Friday, 14 July 2017

Value Investing - learning from OKP's flyover collapse

Who is OKP?

OKP Holdings Limited is a company listed on Singapore Exchange. While the company also dabbles with property development and investments, their primary business remains public sector infrastructure construction and civil engineering.

How has OKP performed?

Source: Yahoo Finance

OKP's share price has performed admirably in the past 2 years, surging 126% from S$0.19 to S$0.43 before the fall in share price after the incident.

Indeed, the investment thesis for OKP was rather straightforward. Singapore's infrastructure demands are growing steadily and firms that win tender do not have to worry about receivables. When we consider OKP's reputable history of garnering these public infrastructure projects at very fair margins, there appeared to be little worth worrying about.

What happened?

OKP was awarded a S$94.6M project to construct a viaduct from Tampines Expressway (“TPE”) to the Pan Island Expressway (Westbound) and Upper Changi Road East in November 2015. In the wee hours of 14th July 2017, the unfinished viaduct collapsed, killing 1 and injuring 10 others.

(This is a tragic accident which should be thoroughly investigated. My thoughts and condolences goes to all foreign workers impacted by this incident)

OKP's share price promptly tanked 8% before the firm called for a trading halt. It is highly likely that the firm's share price will continue diving once trading is resumed as any expectations of big contract wins are now replaced by big fines slapped on the firm.

The value investor in me was immediately triggered: If a safe, defensive play like OKP (and rival Hock Lian Seng, which I am vested in) can screw up so badly, can we ever realistically find sufficient margin of safety? After some thought, I came back with 2 back-to-basic learning points.

Reminders for Value Investors

1) Nothing beats hard work

While difficult, value investors could have sniffed out OKP's construction woes. OKP was involved in a widely reported Yio Chu Kang flyover incident in 2015 (here) and was recently reported to be fined S$250,000 for that incident (here). 

MOM also maintains a list of contractors with demerit points, which OKP is listed on:

Source: MOM (here)
However, while that might have been the case, it would have still been difficult to fault value investors' investing in OKP as OKP had actually consistently won contracts while all these were going on.

Source: SGX Company Disclosure, past 12m for OKP

This brings me to the next point.

2) Diversification is important

There is no one stock that is 100% safe. No matter how great and safe a company's business or moat is, freak accidents do occur - simple as that.

While I agree with Buffett and Munger that over-diversification can be very detrimental towards any plans of achieving market beating returns, this incident has reinforced to me that some degree of diversification is indeed required to maintain true margin of safety.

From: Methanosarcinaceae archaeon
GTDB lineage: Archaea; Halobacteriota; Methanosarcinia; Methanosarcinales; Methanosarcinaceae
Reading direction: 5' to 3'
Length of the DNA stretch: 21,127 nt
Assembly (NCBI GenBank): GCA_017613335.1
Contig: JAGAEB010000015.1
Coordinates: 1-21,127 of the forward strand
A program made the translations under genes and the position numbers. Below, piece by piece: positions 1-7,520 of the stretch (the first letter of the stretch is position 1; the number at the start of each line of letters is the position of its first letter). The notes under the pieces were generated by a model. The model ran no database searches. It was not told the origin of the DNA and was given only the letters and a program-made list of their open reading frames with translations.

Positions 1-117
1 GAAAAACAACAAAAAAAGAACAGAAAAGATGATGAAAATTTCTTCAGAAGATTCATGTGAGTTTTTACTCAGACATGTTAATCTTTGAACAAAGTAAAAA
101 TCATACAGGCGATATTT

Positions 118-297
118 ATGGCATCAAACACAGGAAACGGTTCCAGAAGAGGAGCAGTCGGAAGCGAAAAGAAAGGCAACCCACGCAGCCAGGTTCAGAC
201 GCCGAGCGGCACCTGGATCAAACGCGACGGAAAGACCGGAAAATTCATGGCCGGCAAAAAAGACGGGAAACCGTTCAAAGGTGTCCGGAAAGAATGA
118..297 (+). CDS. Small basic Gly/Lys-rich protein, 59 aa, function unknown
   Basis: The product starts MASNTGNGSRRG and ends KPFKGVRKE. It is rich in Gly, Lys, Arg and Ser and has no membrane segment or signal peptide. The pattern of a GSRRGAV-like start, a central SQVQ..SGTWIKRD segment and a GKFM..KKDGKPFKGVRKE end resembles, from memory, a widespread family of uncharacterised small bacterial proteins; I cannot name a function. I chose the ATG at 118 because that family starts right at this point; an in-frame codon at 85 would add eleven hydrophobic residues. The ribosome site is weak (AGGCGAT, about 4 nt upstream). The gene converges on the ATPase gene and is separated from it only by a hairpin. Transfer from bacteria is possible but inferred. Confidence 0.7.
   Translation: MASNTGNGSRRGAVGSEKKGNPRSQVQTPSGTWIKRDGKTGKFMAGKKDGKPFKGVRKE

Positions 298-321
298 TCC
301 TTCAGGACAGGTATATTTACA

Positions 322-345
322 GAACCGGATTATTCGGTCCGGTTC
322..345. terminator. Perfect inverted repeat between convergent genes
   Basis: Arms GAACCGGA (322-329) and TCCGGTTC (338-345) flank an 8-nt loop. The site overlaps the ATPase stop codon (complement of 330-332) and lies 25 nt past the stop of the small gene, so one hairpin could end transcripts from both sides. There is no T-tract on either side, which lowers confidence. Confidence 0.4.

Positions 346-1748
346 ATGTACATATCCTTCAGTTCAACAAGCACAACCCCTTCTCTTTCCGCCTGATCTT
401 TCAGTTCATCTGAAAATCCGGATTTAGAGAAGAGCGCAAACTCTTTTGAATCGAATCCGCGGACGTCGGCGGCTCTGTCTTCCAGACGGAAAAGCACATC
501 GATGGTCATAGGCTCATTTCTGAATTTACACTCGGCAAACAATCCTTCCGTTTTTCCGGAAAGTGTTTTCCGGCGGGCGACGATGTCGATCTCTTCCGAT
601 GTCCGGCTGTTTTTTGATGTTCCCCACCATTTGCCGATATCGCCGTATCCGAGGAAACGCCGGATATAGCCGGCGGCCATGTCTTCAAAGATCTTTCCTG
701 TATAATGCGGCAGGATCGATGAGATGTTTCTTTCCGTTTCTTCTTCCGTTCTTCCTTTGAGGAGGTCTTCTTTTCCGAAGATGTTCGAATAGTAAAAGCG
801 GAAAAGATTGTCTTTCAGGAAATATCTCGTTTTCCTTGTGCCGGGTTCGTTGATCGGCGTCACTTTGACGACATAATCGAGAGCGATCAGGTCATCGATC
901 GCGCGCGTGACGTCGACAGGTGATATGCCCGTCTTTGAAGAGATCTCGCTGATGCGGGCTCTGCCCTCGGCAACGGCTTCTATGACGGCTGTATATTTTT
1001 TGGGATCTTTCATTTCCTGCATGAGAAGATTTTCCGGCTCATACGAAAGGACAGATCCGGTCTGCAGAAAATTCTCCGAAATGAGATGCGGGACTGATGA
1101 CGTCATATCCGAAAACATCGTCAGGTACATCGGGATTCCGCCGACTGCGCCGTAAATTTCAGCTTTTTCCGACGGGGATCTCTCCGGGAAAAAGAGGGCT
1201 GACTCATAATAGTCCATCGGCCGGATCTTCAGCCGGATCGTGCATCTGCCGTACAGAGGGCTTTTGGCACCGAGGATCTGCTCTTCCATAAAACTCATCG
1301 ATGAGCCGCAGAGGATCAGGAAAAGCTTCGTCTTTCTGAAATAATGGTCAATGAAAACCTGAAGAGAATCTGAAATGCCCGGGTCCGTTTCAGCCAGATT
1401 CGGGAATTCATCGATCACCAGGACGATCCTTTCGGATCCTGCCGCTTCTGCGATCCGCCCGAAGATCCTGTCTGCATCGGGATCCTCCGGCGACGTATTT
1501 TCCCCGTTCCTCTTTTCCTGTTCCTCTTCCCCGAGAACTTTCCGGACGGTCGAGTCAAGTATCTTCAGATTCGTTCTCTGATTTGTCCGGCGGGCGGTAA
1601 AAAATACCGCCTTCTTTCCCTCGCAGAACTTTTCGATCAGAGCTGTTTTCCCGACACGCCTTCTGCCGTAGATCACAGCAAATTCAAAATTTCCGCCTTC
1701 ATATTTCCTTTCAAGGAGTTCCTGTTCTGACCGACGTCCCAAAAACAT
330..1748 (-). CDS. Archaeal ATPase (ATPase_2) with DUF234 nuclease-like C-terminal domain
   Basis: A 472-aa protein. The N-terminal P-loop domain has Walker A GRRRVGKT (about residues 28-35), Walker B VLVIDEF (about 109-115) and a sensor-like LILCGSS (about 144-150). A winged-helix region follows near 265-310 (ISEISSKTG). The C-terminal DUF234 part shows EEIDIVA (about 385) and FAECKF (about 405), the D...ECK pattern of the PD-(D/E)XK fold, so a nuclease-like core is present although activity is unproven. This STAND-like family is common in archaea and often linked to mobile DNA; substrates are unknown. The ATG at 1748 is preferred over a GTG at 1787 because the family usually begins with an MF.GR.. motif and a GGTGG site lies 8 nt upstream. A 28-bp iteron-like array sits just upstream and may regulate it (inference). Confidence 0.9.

Well, my musings aside, perhaps this might be an opportunity for contrarian investors with strong convictions on this counter?

This is neither a recommendation to purchase or sell any of the shares, securities or other instruments mentioned in this document or referred to; nor can this blog post be treated as professional advice to buy, sell or take a position in any shares, securities or other instruments. The information contained herein is based on the study and research of Dan O (“the Author”); is merely the written opinions and ideas of the Author, and is as such strictly for educational purposes and/or for study or research only. This information should not and cannot be construed as or relied on and (for all intents and purposes) does not constitute financial, investment or any other form of advice. Any investment involves the taking of substantial risks, including (but not limited to) complete loss of capital. Every investor has different strategies, risk tolerances and time frames. You are advised to perform your own independent checks, research or study; and you should contact a licensed professional before making any investment decisions. The Author make it unequivocally clear that there are no warranties, express or implied, as to the accuracy, completeness, or results obtained from any statement, information and/or data set forth herein. The Author, its related and affiliate companies and/or their directors, executives and employees shall in no event be held liable to any party for any direct, indirect, punitive, special, incidental, or consequential damages arising directly or indirectly from the use of any of this material.

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